If Sleeping Beauty woke up in 2017, you’d basically have Rosaline’s Curse!
Waking from an enchanted sleep to find herself in 2017, thirteenth-century princess Rosaline is jubilant—her evil suitor will be long dead! Except he isn’t. Convinced that ‘Mr. King’ continues to pursue her because she has been cursed for helping her brother to steal the bones of a saint, Rosaline embarks on a quest to find the bones and return them to their rightful tomb. Student anthropologist Mark, a regular twenty-first century guy, isn’t convinced about the curse—but he wants to help her anyway. Can they defeat the evil fairy and figure out true love along the way?
This book is a sequel to Love, Treachery, and Other Terrors, but could easily be read on its own. It combines the witty humor of the first book with, if anything, an even more entertaining plot.
The novel explores freedom and responsibility, as well as truth and, especially, what it really means to love someone. Rosaline takes to twenty-first century life with considerable ease, yet her Catholicism remains the bedrock of her worldview. However, Mark’s worldview is secular, and Christianity plays a less overt role in this book than in the first one.
My only criticism of the book is that the blurb doesn’t make it clear that it’s a sequel to the first book, and leaves one thinking that it’s about demigods instead of fairies. The first few paragraphs of the book clear up both issues, but I might not have picked up the book at all if I hadn’t enjoyed the author’s other book so much.
This book is suitable for adult and New Adult readers, and for most teens. However, parents of younger or sheltered teens may wish to pre-read, since one character does engage in an act of (off-stage) sexual immorality. This act is entirely in keeping with his worldview and is well handled within the book. In fact, it leads the heroine to a profound reflection about how she knows the true faith but doesn’t try that hard to keep to it, but the other character doesn’t, and yet tries far harder to follow the only code he knows, however broken it may be. Well-catechized teens who identify with Rosaline’s faith will have no problems with this incident. However, teens with a weaker faith who might be drawn to identify more with the character with the modern secular beliefs might not draw such a beneficial lesson from it, hence parental guidance is advised.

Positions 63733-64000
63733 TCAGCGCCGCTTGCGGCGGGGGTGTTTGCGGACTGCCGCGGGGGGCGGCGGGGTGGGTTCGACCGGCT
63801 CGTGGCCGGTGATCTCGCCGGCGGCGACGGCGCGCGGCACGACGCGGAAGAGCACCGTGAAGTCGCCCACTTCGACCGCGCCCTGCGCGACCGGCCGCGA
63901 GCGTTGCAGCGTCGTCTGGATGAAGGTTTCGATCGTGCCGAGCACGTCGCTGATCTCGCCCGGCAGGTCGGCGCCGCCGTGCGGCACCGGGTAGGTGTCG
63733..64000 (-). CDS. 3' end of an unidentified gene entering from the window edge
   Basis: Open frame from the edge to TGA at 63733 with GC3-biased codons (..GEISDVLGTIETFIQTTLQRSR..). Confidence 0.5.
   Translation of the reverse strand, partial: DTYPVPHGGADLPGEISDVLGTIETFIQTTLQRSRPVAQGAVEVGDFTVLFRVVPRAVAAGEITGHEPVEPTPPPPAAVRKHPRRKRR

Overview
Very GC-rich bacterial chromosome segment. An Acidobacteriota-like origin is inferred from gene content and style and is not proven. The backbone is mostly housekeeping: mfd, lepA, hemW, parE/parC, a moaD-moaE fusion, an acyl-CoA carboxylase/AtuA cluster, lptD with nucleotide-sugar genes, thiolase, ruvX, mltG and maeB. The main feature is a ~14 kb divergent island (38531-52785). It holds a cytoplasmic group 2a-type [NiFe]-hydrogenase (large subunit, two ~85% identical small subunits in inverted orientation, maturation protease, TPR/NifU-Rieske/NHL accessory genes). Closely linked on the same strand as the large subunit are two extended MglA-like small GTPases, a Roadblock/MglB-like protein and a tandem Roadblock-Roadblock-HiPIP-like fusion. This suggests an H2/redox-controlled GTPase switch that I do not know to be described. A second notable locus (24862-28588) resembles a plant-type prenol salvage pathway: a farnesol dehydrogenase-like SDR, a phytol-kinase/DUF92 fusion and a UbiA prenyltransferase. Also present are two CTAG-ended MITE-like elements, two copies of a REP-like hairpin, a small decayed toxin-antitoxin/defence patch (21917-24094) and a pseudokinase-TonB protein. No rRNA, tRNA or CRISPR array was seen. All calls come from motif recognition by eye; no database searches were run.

Both secular and religious readers would enjoy this book, since the faith element is discreet and balanced by Mark’s agnosticism. Although the bones of a saint feature prominently in the plot, there is no discussion of relics or anything likely to offend Protestant readers.
The climax has a touch of Deus ex machina about it, but it is dramatically stronger than that of the previous book, and the subsequent concluding action leaves the reader happy and satisfied.
Once again, this witty fairy-tale-meets-contemporary-fantasy touches on serious moral points without becoming too dark or too saccharine.